Applicants should normally have completed an M.Sc. in Computing Science or a closely related field at an established university. They are admitted in accordance with the general regulations of the School of Graduate Studies. Candidates normally enter the program at the beginning of the Fall term (September).
Candidates pass through six stages of activity:
Candidates are encouraged to obtain a supervisor from within the School prior to commencing their studies. Any member of the School of Graduate Studies may supervise a student. A candidate may be jointly supervised by more than one person. In cases of co-supervision, one supervisor may be from outside the School.
The Ph.D. program is managed by the Ph.D. program committee who are responsible for: maintaining consistency in the requirements for individual candidates, approving the candidate's progress through various milestones, handling disputes that may arise, and acting as chairs and examiners when needed. The Ph.D. program committee is appointed by the School Director. The Ph.D. program committee reports annually to the Director on the progress of each Ph.D. student.
All candidates are under the direction of a supervising committee consisting of 3 people, including the supervisor or the co-supervisors. At most one of the committee members may be from outside the School. The candidate obtains a supervisor during the first month of the PhD program. A research topic is agreed to by the candidate and the supervisor.
The candidate and supervisor agree on possible members of the supervisory committee whom they invite to serve. When a willing committee has been formed, its make-up is sent to the Ph.D. program committee for approval. The supervisory committee should be selected and approved within the first two months of the program. The supervisory committee can be changed at any time at the request of the student with the concurrence of the Ph.D. program committee.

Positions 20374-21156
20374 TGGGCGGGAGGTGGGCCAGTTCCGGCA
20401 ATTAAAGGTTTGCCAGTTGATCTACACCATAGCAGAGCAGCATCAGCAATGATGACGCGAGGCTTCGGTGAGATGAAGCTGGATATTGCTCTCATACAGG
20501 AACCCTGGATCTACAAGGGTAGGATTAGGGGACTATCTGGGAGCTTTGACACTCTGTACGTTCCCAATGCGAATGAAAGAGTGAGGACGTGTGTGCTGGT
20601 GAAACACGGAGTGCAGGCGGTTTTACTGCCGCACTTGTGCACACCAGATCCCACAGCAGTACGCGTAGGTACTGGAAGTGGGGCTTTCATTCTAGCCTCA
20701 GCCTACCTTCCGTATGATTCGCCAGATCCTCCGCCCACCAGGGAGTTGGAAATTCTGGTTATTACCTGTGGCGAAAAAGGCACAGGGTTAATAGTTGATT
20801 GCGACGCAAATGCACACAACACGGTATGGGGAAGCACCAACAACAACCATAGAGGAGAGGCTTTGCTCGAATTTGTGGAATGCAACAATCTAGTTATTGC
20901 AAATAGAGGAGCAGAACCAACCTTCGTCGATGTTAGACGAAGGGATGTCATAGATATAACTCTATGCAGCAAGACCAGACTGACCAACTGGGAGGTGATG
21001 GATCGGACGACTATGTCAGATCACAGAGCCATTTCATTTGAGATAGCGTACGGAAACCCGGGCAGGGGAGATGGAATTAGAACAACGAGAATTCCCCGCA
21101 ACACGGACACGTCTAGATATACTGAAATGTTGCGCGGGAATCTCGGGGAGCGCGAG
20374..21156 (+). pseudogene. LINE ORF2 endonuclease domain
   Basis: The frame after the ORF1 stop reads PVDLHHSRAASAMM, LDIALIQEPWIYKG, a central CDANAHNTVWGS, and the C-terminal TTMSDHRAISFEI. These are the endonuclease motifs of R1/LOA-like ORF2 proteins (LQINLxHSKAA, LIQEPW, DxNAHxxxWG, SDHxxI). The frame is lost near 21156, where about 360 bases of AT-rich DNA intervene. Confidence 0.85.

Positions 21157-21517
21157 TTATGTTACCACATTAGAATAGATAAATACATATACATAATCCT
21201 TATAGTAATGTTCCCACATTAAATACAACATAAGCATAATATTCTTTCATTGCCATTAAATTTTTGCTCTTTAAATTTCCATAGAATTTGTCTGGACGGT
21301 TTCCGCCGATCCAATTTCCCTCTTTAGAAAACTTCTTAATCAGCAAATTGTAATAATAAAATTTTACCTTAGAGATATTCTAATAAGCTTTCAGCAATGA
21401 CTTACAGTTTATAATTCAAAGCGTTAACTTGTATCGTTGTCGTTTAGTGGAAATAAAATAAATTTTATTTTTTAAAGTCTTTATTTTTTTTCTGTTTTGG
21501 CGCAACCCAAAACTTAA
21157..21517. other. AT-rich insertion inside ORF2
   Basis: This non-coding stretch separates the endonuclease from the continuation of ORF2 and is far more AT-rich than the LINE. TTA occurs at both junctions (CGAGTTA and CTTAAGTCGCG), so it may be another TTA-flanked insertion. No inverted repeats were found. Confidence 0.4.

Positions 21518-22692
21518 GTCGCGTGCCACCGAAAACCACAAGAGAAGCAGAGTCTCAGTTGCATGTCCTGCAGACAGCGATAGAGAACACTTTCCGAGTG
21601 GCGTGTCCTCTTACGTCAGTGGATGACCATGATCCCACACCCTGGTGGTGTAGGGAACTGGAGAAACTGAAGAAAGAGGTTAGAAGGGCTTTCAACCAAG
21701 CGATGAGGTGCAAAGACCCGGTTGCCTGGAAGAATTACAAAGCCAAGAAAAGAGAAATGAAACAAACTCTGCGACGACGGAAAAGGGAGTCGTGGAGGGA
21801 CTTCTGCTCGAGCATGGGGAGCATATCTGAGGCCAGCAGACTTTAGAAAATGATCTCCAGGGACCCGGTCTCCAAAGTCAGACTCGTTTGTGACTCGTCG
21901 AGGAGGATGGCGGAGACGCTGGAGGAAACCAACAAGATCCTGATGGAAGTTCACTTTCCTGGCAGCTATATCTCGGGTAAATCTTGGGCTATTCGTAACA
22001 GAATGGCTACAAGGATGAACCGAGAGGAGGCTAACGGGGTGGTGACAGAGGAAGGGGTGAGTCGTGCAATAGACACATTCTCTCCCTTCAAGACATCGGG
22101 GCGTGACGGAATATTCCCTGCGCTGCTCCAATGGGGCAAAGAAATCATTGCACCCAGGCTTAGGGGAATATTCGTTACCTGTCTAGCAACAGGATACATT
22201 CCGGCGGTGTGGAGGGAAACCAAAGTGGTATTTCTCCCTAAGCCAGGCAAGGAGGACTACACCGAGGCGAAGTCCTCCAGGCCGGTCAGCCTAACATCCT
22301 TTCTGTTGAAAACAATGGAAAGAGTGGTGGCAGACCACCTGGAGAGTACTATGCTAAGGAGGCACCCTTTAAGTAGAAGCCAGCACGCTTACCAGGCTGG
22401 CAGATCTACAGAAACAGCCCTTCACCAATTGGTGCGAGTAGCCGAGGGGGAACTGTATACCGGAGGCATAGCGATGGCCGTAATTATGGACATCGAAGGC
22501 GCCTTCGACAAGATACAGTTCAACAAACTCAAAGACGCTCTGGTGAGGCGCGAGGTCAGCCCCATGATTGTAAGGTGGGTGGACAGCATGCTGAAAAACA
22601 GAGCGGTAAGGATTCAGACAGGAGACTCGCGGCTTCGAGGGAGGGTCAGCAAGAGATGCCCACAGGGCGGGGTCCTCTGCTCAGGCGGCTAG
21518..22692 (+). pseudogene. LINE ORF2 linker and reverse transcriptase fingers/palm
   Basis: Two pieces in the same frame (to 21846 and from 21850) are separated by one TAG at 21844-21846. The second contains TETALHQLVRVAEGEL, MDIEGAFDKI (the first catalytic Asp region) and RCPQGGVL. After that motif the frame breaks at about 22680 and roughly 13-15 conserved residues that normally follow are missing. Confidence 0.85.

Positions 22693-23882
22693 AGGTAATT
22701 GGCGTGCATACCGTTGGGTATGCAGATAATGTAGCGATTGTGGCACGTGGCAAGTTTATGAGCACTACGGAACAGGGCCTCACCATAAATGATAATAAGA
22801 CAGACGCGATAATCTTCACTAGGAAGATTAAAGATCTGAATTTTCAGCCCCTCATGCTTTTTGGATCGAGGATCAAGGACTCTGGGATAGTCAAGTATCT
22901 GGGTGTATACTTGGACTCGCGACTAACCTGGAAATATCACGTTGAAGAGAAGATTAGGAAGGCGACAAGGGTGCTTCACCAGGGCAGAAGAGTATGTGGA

The Ph.D. program committee appoints one of its members to act as the liaison between the supervisory committee and the School. This person is available to advise the candidate and supervisory committee on School procedures and to mediate disputes within the supervisory committee.
The supervisor directs the candidate's day-to-day work and acts as primary resource for the candidate. The other members act as a secondary resource. The supervisory committee must approve the breadth requirements and research topic proposal documents before they are submitted to the PhD committee. The supervisory committee normally meets frequently with the candidate. Three times a year it reports on the candidate's progress to the Ph.D. program committee.
There are four formal requirements imposed by the School: a breadth requirement (which can be met through a combination of graduate courses, an MSc thesis, and work experience); a six-page topic proposal; a comprehensive examination (which includes a written research proposal and an oral defense); and a Ph.D. thesis. Candidates who fail to complete any requirement within the time limit specified will be required to withdraw from the program. The Ph.D. program committee may approve extension to time limits, subject to the rules of the School of Graduate Studies, and will normally do so for part-time and inactive students.
A candidate for the Ph.D. degree should demonstrate broad knowledge of the various areas of Computing Science, and in particular, the way in which these areas relate to one other.A token-based approach is used to evaluate the candidate's knowledge. A token represents knowledge of an area such as might reasonably form a graduate course. The following activities would normally count as tokens: a grade of at least B- in a graduate course at Queen's (excluding CISC 897 & CISC 810) or equivalent in standard to one at Queen's, a research project, appropriate work carried out in industry, or a Master's thesis.
The candidate demonstrates breadth by presenting ten tokens with an appropriate distribution among the following areas: